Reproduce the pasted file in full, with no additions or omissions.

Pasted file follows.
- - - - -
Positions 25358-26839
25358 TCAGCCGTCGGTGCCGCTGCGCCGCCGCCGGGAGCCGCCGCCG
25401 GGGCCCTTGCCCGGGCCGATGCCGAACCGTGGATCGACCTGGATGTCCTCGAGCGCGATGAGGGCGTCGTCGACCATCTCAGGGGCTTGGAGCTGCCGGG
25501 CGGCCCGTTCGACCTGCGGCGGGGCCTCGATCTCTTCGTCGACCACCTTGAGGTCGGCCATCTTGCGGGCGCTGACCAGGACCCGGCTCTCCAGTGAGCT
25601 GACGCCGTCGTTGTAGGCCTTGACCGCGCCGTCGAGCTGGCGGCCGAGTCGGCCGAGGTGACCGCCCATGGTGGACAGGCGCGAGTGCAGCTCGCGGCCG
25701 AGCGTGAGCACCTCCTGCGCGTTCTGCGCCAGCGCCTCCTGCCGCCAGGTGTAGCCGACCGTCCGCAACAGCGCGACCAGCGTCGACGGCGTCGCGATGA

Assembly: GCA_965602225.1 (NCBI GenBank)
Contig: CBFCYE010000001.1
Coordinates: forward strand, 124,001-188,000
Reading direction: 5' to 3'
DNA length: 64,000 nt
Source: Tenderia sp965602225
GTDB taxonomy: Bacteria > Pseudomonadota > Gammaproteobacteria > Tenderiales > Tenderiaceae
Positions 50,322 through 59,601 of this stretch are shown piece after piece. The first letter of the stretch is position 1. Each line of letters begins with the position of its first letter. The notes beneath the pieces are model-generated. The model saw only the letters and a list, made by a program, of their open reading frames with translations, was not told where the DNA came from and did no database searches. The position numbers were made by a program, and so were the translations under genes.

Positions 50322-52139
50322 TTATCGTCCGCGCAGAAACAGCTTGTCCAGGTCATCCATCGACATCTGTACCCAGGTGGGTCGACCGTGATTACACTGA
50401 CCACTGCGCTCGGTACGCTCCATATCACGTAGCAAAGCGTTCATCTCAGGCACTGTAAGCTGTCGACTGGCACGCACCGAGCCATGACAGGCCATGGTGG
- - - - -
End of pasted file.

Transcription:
Positions 25358-26839
25358 TCAGCCGTCGGTGCCGCTGCGCCGCCGCCGGGAGCCGCCGCCG
25401 GGGCCCTTGCCCGGGCCGATGCCGAACCGTGGATCGACCTGGATGTCCTCGAGCGCGATGAGGGCGTCGTCGACCATCTCAGGGGCTTGGAGCTGCCGGG
25501 CGGCCCGTTCGACCTGCGGCGGGGCCTCGATCTCTTCGTCGACCACCTTGAGGTCGGCCATCTTGCGGGCGCTGACCAGGACCCGGCTCTCCAGTGAGCT
25601 GACGCCGTCGTTGTAGGCCTTGACCGCGCCGTCGAGCTGGCGGCCGAGTCGGCCGAGGTGACCGCCCATGGTGGACAGGCGCGAGTGCAGCTCGCGGCCG
25701 AGCGTGAGCACCTCCTGCGCGTTCTGCGCCAGCGCCTCCTGCCGCCAGGTGTAGCCGACCGTCCGCAACAGCGCGACCAGCGTCGACGGCGTCGCGATGA

Assembly: GCA_965602225.1 (NCBI GenBank)
Contig: CBFCYE010000001.1
Coordinates: forward strand, 124,001-188,000
Reading direction: 5' to 3'
DNA length: 64,000 nt
Source: Tenderia sp965602225
GTDB taxonomy: Bacteria > Pseudomonadota > Gammaproteobacteria > Tenderiales > Tenderiaceae
Positions 50,322 through 59,601 of this stretch are shown piece after piece. The first letter of the stretch is position 1. Each line of letters begins with the position of its first letter. The notes beneath the pieces are model-generated. The model saw only the letters and a list, made by a program, of their open reading frames with translations, was not told where the DNA came from and did no database searches. The position numbers were made by a program, and so were the translations under genes.

Positions 50322-52139
50322 TTATCGTCCGCGCAGAAACAGCTTGTCCAGGTCATCCATCGACATCTGTACCCAGGTGGGTCGACCGTGATTACACTGA
50401 CCACTGCGCTCGGTACGCTCCATATCACGTAGCAAAGCGTTCATCTCAGGCACTGTAAGCTGTCGACTGGCACGCACCGAGCCATGACAGGCCATGGTGG